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It’s been a turbulent campaign for Ole Gunnar Solskjaer, his first full season as permanent manager, and Manchester United currently find themselves in eighth position in the Premier League.

United’s position in the league table is unfamiliar territory for a club steeped in rich history, synonymous with clinching silverware, including collecting Europe’s most sought after prize, the Champions League.

From the miraculous turn around in Barcelona in 1999, to the iconic penalty shoot out in Moscow in 2008, United have took centre stage in creating magical Champions League theatre throughout the last few decades.

However, United have been starved of Champions League football this season and the club can’t afford to go another season without it, for more reasons than one.

Firstly, the cost of missing out on Champions League football is significant. United announced revenue could fall as low as £560million this season - a drop of more than £65million.

While that loss could be enough for a new, much needed, transfer addition it’s important to remember world class players often demand to play in the competition, only moving to clubs that can facilitate their needs.

The opportunity to play Champions League football is an incredibly attractive proposition for potential new signings and not being qualified can hinder transfer activity, for example Joleon Lescott recently warned United target Jack Grealish to snub the Red Devils, claiming that they aren’t among the ‘very best’ anymore.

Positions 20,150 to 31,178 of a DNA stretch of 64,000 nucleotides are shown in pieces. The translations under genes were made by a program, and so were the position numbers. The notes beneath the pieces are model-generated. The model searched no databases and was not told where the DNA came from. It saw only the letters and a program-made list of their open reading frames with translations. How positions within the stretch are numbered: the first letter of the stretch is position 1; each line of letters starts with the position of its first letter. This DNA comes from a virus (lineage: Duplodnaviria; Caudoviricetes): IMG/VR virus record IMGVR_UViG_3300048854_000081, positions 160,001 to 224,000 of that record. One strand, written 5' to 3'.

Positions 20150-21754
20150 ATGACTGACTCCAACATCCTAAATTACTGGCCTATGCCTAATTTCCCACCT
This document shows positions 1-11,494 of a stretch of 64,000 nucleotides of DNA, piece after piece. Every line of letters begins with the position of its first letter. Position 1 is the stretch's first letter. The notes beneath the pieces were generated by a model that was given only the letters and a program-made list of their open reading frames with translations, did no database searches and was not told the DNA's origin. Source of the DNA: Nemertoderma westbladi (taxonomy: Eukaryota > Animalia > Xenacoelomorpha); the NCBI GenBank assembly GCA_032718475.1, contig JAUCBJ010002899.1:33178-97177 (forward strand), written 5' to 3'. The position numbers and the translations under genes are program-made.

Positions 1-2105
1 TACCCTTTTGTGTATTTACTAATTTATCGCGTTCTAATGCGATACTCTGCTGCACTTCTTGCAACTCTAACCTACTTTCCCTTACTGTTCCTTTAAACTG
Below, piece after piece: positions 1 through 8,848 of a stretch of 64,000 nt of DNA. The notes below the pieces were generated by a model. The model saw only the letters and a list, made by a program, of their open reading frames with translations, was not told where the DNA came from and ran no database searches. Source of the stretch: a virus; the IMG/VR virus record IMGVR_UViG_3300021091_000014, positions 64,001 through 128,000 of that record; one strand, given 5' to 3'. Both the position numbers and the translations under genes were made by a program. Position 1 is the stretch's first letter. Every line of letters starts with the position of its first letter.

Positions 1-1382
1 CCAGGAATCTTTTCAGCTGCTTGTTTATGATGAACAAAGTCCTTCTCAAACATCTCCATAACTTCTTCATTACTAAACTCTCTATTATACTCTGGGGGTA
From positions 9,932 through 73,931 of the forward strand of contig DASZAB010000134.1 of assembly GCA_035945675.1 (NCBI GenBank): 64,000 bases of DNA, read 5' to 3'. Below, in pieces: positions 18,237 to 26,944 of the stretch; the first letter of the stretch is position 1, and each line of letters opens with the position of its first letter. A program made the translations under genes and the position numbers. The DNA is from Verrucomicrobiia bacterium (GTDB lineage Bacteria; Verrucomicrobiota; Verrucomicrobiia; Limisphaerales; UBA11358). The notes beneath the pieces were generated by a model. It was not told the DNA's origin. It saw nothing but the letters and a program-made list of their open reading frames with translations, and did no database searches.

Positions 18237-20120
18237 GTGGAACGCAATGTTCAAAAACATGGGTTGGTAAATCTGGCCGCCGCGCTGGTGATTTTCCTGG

While United have struggled for consistency this season, they are still are just six points adrift from the last Champions League qualifying spot but how realistic are aspirations to finish fourth?

Below is each club, from the last five years of the Premier League, that finished fourth, including what points total they finished on:

From the last five years of Premier League football, the average of 71 points was enough to qualify for Champions League. United currently have 35 points and have 13 games left to play, meaning that if they win all the remainder of their fixtures, they will end on 74 points.

That would be an almost impossible feat to achieve, without mentioning United still have to play Chelsea, Man City, Tottenham, Sheffield United and Leicester.

However, it’s important to remember United are still in the Europa League, a competition they won under former manager Jose Mourinho. Winning the Europa League ensures qualification for the Champions League, for the following season, and this may be United’s best chance of qualifying, making it an attractive loophole for Solskjaer to exploit in the coming months.